Exhibitions. A chi ti stai rivolgendo/Who is your audience
John Bock, Vlatka Horvat, Christian Jankowski, Joel Kyack, Kamen Stoyanov, Mario Ybarra Jr.
Bologna, Galleria Enrico Astuni
from: 08 october 2010 to: 23 december 2010
curated by Lorenzo Bruni
opening Friday October 8th, 7 pm
October 9th 2010 - December 23th 2010
extended till February 6th 2011
10 am - 1 pm / 3 - 7 pm
Tuesday through Saturday
on Sun and Mon only by appointment
Joel Kyack, Superclogger, 2010, lambda on dibond
The exhibition consists of a series of performances, images, and sculptures specially created for the occasion, together with works previously made for important international exhibitions. John Bock, Vlatka Horvat, Christian Jankowski, Joel Kyack, Kamen Stoyanov, and Mario Ybarra Junior, some of the most interesting artists at the international level, reflect on the concept of cultural identity by encouraging and investigating the relationship between artist and audience, between listener and speaker, and between collective and private spaces. The works on show aim not to represent the reality they are in, but rather to focus on attempts to interact with it.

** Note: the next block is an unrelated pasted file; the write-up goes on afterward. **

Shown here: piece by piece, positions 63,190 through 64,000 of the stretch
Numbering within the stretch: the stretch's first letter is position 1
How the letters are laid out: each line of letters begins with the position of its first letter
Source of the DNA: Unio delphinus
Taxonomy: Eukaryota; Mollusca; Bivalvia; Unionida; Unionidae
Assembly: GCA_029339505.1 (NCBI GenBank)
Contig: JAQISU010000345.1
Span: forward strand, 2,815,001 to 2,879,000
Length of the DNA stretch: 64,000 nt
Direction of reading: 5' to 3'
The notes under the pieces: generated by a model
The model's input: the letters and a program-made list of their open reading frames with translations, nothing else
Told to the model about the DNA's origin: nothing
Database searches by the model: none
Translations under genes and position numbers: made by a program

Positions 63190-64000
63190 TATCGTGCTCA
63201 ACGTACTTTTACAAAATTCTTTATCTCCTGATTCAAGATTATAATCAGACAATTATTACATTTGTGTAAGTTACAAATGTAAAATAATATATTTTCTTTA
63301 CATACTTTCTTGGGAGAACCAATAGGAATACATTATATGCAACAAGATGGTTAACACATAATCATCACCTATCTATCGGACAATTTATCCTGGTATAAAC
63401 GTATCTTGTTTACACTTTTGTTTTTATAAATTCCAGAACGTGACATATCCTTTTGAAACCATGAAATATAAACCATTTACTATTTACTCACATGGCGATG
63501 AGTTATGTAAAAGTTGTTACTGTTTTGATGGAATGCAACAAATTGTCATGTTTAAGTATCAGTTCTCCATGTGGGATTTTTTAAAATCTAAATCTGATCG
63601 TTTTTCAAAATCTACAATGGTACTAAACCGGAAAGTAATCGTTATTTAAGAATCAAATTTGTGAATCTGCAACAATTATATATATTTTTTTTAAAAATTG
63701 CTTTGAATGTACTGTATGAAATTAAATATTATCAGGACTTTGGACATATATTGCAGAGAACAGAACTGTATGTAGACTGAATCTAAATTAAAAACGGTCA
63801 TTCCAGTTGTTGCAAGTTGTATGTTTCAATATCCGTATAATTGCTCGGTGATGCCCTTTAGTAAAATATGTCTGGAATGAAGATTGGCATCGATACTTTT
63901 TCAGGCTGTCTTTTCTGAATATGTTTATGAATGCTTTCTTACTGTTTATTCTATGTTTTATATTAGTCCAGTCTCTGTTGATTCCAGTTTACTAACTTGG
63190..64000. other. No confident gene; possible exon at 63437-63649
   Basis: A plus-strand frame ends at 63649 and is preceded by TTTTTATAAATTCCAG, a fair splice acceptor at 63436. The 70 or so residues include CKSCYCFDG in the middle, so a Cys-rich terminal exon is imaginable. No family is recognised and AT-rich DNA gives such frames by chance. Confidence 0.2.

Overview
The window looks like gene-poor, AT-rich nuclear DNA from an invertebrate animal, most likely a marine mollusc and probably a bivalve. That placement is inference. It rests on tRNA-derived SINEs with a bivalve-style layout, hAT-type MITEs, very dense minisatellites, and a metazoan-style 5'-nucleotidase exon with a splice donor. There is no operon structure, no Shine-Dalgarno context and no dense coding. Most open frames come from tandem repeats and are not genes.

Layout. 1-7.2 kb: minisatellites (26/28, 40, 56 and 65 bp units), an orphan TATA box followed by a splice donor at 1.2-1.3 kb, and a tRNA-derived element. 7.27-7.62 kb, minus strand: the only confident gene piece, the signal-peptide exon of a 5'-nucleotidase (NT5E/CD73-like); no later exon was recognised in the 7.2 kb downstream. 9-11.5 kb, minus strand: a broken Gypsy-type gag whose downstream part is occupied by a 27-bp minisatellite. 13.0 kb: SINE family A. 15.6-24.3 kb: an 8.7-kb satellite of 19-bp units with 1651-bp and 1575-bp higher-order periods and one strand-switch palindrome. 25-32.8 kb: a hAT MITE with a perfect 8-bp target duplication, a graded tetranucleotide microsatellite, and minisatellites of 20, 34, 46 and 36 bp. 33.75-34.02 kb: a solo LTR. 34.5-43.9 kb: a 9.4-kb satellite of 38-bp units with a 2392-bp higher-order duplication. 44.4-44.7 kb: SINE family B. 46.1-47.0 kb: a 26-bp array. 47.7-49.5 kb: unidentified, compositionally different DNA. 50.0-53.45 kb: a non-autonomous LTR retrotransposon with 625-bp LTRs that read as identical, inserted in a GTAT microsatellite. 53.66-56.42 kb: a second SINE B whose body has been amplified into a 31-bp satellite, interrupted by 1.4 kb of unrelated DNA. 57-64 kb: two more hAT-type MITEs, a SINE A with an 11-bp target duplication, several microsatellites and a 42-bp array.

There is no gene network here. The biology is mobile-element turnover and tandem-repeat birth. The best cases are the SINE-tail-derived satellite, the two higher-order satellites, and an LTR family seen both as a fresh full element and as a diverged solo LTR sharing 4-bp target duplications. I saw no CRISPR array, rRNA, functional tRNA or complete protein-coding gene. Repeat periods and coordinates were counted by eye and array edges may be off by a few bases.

The A chi ti stai rivolgendo / Who is your Audience project is the outcome of a more general reflection on the act of “communicating”. While messages can be thrown into our “liquid modernity”, existing quite independently from a specific, “active” interlocutor in that particular instant, what is it that brings about the need for an exchange of information? Paradoxically, it almost seems that MMS and SMS messages, social networks like Twitter, Facebook, and the various blogs that have sprung up are used more to assert the existence of the person who sends the message than to bring about a dialogue with the “other”, who is different from us. Raising queries today about the true meaning of communication brings into question the very nature of the audience and of collective identity, as well as what we mean by this term, and what role it plays with regard to society. These considerations become an ideal means for shedding new light on the evolution of artistic research in the late 1990s and, in particular, on those artists who approached changes in social customs and habits by reacting to them and working on the relationships – which still remained entirely to be examined and elicited – between the individual and society, and between the space of art and that of life.